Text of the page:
Diagnosis

To meet the criteria for the diagnosis of Mental Retardation, three areas must be considered.

  1. Onset must occur before 18 years of age. In addition, the person must have

  2. Below average general intellectual functioning. General intellectual functioning is defined by the intelligence quotient (IQ) obtained by assessment with one or more of the standardized, individually administered intelligence tests. The choice of testing instrument and interpretation of results should take into account factors that may affect test performance, such as sociocultural background, native language and associated communication, and motor and sensory handicaps. Specialized tests may be used to measure other aspects of development.

    Intellectual impairment is categorized by four degrees of severity. These classifications suggest the types of interventions that would be appropriate and offer clues as to long-term outcome.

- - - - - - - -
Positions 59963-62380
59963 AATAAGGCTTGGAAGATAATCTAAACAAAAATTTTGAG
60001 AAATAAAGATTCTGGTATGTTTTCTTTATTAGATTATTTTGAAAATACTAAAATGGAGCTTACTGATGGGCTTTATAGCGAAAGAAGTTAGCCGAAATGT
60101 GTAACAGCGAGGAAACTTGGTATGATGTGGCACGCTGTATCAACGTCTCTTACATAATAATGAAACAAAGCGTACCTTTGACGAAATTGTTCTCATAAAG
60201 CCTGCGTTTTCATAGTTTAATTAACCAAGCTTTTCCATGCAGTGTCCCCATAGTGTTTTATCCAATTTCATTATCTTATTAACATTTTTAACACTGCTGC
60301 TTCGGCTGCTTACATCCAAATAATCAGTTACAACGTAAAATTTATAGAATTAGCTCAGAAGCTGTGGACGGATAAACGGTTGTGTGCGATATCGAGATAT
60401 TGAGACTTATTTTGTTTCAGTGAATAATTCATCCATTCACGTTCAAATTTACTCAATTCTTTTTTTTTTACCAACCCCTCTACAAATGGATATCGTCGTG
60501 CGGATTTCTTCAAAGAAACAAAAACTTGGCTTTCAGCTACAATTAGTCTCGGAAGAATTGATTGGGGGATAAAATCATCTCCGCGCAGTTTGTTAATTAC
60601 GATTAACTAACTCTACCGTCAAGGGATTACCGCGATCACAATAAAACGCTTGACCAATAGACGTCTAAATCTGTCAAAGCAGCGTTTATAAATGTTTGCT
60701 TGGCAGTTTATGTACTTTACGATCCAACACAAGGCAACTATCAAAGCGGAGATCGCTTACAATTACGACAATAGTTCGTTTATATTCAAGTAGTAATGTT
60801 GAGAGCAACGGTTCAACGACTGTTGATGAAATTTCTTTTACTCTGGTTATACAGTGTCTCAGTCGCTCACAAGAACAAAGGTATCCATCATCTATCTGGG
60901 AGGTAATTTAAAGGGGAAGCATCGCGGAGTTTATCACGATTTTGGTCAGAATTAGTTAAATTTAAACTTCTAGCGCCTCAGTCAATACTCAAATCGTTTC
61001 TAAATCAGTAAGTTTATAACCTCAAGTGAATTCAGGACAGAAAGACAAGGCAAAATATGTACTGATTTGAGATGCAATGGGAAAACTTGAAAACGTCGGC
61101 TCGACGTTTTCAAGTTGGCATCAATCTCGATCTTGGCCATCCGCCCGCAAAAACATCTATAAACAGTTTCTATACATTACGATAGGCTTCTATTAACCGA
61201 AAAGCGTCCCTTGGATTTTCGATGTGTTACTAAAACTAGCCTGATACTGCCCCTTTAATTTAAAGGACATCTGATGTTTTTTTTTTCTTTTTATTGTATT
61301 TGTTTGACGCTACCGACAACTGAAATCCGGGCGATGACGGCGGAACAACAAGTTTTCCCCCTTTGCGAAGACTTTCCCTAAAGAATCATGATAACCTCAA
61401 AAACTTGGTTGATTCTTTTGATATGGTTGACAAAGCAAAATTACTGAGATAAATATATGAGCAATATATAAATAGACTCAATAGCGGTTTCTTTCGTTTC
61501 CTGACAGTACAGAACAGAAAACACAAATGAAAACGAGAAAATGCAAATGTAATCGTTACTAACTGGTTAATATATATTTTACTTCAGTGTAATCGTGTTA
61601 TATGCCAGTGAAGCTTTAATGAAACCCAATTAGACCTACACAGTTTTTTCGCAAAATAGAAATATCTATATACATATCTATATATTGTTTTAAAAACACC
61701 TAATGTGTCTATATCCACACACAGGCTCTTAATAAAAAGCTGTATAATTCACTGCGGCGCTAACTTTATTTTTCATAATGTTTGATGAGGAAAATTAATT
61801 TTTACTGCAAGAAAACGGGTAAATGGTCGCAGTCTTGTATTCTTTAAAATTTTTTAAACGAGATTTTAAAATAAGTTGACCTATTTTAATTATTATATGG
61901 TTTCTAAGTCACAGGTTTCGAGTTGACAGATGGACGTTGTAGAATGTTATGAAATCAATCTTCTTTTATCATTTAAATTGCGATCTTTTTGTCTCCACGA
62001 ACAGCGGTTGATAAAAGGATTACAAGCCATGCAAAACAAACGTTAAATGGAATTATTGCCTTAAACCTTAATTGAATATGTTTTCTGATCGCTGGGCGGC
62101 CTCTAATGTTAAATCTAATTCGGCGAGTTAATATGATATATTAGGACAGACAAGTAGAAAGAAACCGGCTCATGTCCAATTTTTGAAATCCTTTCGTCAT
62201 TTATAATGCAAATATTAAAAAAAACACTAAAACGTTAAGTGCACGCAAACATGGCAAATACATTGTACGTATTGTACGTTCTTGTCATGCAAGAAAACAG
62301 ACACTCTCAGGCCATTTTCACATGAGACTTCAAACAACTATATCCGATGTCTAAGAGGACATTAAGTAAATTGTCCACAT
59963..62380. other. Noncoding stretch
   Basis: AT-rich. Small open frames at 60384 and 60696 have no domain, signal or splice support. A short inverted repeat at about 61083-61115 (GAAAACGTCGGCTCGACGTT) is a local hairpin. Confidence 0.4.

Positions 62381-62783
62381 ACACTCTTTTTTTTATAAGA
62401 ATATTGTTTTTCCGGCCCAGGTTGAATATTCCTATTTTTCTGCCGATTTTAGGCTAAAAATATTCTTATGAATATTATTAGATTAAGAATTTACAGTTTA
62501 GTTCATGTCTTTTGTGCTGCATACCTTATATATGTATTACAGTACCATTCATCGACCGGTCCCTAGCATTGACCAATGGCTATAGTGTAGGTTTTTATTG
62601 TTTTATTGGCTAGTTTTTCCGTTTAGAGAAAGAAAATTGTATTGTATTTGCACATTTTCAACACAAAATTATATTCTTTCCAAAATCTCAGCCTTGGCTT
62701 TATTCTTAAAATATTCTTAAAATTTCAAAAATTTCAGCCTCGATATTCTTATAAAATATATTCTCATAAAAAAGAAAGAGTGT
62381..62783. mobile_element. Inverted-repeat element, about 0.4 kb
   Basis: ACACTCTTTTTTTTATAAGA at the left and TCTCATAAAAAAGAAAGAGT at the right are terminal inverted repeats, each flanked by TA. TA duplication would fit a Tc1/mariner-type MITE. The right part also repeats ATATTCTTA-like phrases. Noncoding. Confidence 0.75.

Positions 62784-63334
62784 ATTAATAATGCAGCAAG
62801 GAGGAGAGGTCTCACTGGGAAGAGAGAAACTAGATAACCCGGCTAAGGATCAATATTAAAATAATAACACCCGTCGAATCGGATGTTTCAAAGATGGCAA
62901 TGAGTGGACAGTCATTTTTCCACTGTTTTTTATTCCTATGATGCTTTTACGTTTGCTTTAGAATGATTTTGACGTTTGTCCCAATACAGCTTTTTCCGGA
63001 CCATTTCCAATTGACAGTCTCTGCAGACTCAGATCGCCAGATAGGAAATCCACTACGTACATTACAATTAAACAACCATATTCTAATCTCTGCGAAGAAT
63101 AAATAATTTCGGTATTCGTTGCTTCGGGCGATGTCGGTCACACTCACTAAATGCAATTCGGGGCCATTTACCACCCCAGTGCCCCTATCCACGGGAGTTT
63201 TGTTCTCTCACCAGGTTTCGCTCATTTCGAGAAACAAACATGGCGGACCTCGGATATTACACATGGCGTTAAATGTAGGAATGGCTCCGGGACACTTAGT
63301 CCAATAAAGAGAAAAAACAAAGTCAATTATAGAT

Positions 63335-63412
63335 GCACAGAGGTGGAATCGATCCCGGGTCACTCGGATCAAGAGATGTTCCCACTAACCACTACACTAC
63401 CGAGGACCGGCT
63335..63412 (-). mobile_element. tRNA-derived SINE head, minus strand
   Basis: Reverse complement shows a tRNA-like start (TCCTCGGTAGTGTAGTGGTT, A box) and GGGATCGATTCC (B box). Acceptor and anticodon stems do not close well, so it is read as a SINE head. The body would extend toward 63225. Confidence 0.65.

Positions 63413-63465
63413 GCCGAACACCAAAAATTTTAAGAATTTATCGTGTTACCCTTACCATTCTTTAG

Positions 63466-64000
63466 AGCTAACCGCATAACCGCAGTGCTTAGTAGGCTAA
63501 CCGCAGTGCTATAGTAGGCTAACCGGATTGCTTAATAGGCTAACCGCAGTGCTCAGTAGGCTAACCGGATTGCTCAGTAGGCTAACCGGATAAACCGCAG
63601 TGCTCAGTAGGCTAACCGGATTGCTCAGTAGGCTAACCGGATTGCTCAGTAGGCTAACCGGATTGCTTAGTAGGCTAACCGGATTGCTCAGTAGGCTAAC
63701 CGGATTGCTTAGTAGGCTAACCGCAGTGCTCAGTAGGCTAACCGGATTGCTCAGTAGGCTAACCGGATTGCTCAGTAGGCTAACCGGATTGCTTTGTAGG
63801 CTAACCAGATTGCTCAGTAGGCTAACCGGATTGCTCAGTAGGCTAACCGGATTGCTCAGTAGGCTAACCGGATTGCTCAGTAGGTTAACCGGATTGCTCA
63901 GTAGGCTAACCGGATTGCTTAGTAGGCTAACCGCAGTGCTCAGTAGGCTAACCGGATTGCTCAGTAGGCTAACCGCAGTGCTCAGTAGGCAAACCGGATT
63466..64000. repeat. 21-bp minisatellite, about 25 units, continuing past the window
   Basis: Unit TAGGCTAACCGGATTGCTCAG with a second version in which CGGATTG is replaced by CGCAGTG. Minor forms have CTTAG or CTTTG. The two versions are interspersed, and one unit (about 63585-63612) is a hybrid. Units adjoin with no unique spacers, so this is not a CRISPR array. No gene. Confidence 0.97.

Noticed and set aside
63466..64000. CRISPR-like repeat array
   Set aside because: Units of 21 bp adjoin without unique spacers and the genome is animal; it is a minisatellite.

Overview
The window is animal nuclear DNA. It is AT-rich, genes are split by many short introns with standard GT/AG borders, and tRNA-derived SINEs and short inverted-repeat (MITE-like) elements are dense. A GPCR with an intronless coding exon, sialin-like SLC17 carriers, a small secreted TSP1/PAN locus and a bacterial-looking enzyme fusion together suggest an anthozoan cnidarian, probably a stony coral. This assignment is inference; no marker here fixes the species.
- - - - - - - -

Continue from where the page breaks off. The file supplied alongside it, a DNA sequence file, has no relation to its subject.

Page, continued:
• Mild retardation: Mild retardation: IQ level 50-55 to approximately 70 (85% of people with mental retardation are in this category)
    • Moderate retardation: IQ level 35-40 to 50-55 (10% of people with mental retardation)
    • Severe retardation: IQ level 20-25 to 35-40 (3 - 4% of people with mental retardation)
    • Profound retardation: IQ level below 20 or 25 (1 - 2% of people with mental retardation)
  3. Significant limitations in adaptive functioning in at least two of the following skill areas: communication, self-care, home living, social/interpersonal skills, use of community resources, self-direction, functional academic skills, work, leisure, health and safety.